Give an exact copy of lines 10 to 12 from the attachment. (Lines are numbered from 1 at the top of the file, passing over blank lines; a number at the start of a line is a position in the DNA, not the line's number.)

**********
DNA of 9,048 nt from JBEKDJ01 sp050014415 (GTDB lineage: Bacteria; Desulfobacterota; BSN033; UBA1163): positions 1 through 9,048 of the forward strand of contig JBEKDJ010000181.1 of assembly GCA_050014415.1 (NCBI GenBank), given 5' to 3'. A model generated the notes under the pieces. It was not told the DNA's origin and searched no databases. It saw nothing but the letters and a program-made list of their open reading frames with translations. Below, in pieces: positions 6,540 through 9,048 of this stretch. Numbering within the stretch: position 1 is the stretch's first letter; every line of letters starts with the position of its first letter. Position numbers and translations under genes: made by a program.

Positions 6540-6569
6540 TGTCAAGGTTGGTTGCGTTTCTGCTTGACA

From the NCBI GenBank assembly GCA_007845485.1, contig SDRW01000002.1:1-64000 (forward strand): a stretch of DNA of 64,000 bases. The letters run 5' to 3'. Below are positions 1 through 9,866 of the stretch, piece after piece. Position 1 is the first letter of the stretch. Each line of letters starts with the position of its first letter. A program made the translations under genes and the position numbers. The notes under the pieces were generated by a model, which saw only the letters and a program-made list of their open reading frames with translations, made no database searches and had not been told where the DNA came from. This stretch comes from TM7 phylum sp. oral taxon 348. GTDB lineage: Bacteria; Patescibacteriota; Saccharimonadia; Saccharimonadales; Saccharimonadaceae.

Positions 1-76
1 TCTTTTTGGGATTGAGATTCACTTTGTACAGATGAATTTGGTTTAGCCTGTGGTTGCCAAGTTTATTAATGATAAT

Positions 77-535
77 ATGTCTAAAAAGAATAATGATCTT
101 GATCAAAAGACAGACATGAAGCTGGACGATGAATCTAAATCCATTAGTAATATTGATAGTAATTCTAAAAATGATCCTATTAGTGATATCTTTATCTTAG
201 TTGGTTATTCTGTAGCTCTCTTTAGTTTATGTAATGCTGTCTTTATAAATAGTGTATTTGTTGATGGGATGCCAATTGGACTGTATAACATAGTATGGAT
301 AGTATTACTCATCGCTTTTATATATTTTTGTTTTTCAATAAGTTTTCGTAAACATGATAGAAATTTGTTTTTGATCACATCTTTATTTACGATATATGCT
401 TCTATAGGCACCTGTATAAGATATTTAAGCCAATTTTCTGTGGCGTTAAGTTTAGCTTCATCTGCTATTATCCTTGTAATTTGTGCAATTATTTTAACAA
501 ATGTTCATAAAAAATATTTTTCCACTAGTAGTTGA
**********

201 TTGGTTATTCTGTAGCTCTCTTTAGTTTATGTAATGCTGTCTTTATAAATAGTGTATTTGTTGATGGGATGCCAATTGGACTGTATAACATAGTATGGAT
301 AGTATTACTCATCGCTTTTATATATTTTTGTTTTTCAATAAGTTTTCGTAAACATGATAGAAATTTGTTTTTGATCACATCTTTATTTACGATATATGCT
401 TCTATAGGCACCTGTATAAGATATTTAAGCCAATTTTCTGTGGCGTTAAGTTTAGCTTCATCTGCTATTATCCTTGTAATTTGTGCAATTATTTTAACAA